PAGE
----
Bellefleur by Beatrix Put Welcome Twists to Locally-Loved Baked GoodsMay 23, 2018
- Patricia BaesWords
Like many people, Beatrix Atienza loves to eat—but more than that, this love for food inspires Atienza to create. “I . . . [would] find myself researching recipes, buying the ingredients, tweaking this and that to see what combinations work,” she shares. Following a stint of having been appointed head baker for a fair in her high school years—during (and even after) which her cookies proved to be a hit—she realized she could do more with her passion for baking. Straight out of college, Atienza went on to take short courses that allowed her to refine her craft, and the culmination of these experiences is Bellefleur by Beatrix: Atienza’s labor of love where she offers cookies, cakes, frozen delights, and other sweet treats.
Combining the French words belle (“beautiful”) and fleur (“flower”—the latter being a play on her primary ingredient of flour), Bellefleur by Beatrix shines the spotlight on locally-loved desserts. Some are done true to classic form, as with her Red Velvet Cupcakes and Classic Choc Chip Cookies; some are done with decidedly Filipino (themes, as with her Frozen Ube Brazo and Ube Double Decker Leche Flan Cake. Still, Atienza does not shy away from giving her creations a contemporary spin—and two in particular stand out.
Especially riveting is the Frozen Thai Milk Tea Brazo, a variation of the said purple yam version with homemade Thai tea ice cream in between layers of meringue, custard, and a satisfyingly crunchy graham crust. Atienza makes her own Thai tea ice cream using tea leaves sent from Thailand—and the said step proves to be a worthy effort, as the resulting bittersweet, earthy tinge stands strong against the richness and sweetness of the other layers.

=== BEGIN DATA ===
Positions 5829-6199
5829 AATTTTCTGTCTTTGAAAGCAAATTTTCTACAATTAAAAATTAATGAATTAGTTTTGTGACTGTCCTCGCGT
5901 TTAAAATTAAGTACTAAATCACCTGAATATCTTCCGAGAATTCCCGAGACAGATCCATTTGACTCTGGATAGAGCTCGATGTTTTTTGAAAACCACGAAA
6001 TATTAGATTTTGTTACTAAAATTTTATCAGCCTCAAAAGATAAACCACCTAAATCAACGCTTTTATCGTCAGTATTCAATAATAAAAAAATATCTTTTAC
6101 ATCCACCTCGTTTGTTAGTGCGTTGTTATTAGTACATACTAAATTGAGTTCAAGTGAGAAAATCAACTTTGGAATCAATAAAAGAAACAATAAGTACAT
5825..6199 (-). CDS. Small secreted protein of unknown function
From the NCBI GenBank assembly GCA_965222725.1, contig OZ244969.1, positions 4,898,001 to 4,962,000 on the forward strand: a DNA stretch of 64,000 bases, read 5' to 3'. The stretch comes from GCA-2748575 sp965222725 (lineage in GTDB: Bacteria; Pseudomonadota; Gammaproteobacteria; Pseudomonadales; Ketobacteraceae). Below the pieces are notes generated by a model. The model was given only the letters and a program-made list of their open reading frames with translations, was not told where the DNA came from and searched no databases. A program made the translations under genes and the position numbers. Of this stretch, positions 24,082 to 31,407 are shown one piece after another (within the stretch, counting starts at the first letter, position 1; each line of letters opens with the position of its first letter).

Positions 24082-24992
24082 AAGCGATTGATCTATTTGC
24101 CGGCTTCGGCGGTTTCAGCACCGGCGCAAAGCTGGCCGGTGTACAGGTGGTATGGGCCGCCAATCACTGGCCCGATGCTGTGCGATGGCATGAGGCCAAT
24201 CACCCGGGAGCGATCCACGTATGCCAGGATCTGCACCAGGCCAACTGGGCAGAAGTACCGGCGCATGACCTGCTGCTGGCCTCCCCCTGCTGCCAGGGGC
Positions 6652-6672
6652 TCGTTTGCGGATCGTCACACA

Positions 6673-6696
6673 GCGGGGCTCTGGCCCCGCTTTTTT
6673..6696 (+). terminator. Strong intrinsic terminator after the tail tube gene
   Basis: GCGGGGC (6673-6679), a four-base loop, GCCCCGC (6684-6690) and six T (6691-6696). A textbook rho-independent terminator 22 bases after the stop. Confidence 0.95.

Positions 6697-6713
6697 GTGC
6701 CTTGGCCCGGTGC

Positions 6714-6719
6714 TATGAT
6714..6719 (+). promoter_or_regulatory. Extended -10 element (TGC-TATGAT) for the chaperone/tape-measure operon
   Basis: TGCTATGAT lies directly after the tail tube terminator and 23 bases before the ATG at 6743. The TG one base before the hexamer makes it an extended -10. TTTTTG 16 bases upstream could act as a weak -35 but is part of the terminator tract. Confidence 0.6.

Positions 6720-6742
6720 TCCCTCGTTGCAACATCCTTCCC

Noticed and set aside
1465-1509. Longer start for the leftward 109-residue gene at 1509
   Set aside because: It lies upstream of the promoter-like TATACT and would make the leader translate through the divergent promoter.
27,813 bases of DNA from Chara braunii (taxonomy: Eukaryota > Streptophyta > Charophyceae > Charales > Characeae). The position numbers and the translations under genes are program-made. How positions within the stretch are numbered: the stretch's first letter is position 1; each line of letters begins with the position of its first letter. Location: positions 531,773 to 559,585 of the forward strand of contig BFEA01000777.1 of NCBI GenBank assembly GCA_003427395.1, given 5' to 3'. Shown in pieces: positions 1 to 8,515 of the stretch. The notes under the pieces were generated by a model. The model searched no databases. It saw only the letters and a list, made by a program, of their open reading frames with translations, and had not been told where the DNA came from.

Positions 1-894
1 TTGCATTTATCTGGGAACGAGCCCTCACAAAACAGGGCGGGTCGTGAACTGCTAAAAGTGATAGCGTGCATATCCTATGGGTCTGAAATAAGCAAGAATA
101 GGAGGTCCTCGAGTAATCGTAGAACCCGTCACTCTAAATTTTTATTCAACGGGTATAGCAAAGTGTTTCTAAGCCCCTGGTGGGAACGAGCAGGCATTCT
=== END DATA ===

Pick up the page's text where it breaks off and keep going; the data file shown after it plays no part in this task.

On the more curiosity-inducing end are Atienza’s Calamansi, White Choc, & Cheddar Cookies. Made with the real grated zest of the eponymous citrus (evident in the green flecks dispersed through each cookie), these soft cookies offer a distinctly vibrant zing that wraps against saltiness the cheese and the creaminess of the white chips. What emerges is a uniquely sweet-savory-tart profile that intrigues (in flavor as in texture, with the cheddar adding a welcome chewiness) and compels you to take bite after bite, piece after piece.
I’d like to think that optimism was behind my choosing the name Bellefleur—that one day my passion for baking, fueled by my enjoyment of eating, would eventually translate into something ‘beautiful.'”
Aside from opening their current nook in San Juan and supplying to different cafes around the Metro, Atienza hints at a soon-to-open nook carrying her baked goods in Bonifacio Global City. Atienza looks to be well on her way to soon fully reaching her dream.
Bellefleur by Beatrix
Baked goods with both classic and more modern interpretations.